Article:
ORIGIN AND HISTORY OF THE MCCOLL PIONEER CEMETERY
This is a brief history of this cemetery, one of the oldest in Elgin County, Ontario.
Duncan McColl, the founder of the cemetery, originally came from the Parish of Kilberry, Argylleshire, Scotland. He immigrated to Canada about 1820. With his sons, Samuel and Thomas, he laboriously established his farm by historic Brock's Creek, Aldborough Township, near Eagle and West Lorne.
When Mr. McColl's health began to fail, and he was no longer able to work, he used to walk across Brock Creek, and up on the hill. There he would lie down under a tree to rest and watch his sons work clearing away the forest. He grew to love this spot, and asked that he be buried there when he was called to his eternal rest. When he died in 1822, his sons respected that wish, and had him buried under that tree. The surrounding area was subsequently designated by his family as "The McColl Cemetery." Many members of other pioneer families in the area were laid to rest in this cemetery.
Samuel McColl remained on the homestead and became the owner of the cemetery. His brother Thomas McColl, later Elder McColl, settled in Dunwich. Samuel's last surviving son, Samuel McColl, of Dutton, continued the cemetery's care until his own death and burial here in 1914, leaving the cemetery in the charge of his two nieces, Annie McColl and Flo (Mrs. Ardah) McCallum.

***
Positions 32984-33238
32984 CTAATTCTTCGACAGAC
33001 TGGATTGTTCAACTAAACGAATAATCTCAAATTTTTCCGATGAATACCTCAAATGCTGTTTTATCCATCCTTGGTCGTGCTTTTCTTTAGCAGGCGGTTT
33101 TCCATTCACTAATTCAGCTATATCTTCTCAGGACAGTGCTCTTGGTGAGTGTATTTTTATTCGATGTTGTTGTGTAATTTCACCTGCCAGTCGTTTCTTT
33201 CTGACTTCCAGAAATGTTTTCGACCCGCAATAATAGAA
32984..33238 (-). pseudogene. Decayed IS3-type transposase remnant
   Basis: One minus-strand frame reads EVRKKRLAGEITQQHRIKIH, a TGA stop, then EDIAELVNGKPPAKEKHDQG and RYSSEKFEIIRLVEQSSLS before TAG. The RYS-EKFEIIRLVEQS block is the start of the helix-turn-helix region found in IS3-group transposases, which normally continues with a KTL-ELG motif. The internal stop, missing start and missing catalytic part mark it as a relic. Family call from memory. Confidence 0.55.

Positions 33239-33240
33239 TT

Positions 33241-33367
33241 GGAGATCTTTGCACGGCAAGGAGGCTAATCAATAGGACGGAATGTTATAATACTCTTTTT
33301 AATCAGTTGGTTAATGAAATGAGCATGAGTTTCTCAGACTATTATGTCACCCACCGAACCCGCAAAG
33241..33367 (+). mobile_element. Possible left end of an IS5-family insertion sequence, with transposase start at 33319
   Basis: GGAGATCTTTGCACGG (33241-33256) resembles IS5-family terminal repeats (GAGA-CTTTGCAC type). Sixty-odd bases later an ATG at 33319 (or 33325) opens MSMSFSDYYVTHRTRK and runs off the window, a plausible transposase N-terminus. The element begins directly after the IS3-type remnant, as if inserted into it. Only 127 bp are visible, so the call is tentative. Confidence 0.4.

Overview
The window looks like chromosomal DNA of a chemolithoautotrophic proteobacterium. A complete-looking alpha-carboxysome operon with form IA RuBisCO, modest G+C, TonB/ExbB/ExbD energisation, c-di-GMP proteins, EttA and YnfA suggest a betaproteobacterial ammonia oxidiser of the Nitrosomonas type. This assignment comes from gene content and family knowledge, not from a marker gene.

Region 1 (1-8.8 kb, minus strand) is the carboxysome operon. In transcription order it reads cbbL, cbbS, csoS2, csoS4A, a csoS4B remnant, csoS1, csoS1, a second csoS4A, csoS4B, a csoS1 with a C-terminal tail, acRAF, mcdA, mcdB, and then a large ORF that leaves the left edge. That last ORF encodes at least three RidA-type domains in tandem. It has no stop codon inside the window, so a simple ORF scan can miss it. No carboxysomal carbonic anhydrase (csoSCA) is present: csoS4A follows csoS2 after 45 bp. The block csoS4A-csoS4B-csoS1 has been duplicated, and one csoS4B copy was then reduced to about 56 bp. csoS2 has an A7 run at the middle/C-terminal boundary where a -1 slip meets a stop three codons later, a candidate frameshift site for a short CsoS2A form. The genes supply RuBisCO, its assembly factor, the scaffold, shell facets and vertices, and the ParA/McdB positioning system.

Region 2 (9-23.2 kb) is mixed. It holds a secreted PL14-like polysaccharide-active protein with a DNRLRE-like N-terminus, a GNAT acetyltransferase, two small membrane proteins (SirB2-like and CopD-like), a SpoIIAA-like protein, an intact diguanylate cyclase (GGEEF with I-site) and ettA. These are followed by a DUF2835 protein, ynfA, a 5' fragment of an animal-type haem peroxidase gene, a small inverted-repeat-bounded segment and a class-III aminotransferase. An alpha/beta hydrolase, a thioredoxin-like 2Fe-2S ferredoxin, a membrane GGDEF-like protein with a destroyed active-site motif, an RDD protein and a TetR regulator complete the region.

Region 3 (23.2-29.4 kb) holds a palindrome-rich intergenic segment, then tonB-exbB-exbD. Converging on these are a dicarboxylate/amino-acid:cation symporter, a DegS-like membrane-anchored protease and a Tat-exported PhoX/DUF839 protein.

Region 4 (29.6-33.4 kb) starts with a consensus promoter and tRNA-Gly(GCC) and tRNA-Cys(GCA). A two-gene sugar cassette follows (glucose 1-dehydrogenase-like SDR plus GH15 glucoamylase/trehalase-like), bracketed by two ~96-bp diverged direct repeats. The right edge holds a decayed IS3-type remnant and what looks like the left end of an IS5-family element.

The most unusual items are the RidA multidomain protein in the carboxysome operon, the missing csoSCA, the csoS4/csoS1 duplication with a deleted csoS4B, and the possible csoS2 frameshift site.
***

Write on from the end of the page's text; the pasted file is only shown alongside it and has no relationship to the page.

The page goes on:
Later, upon the advice of Mr. Daniel Lang of Eagle, the care of the McColl Cemetery was placed in the hands of a Trustee Board, with Mr. J. Walker K. C. of Chatham kindly executing the legal work involved. More land was included at this time, to create an overall area of approximately two acres.
On June 15, 1921, the first meeting of the plot owners was held in West Lorne, and the first Trustee Board was formed. It included: J. B. Ferguson (President), Mr. Archibald J. McColl, Dr. T. H. McColl of Tilbury, and Mr. Alexander D. McColl. All of these men - with the exception of Mr. Alexander McColl - are buried in McColl Cemetery.
A fund-raising campaign among the plot owners for the upkeep of the cemetery was initiated by the Board with gratifying results. It appears that a sufficient fund was raised because no other appeal was necessary until 1973. It is interesting to note under present day circumstances, that the financing at that time was secured by a perpetual bond of $500 at 3% interest.
Let us hope that as generation follows generation, a deep respectful concern for the McColl Cemetery will be maintained by those associated with it.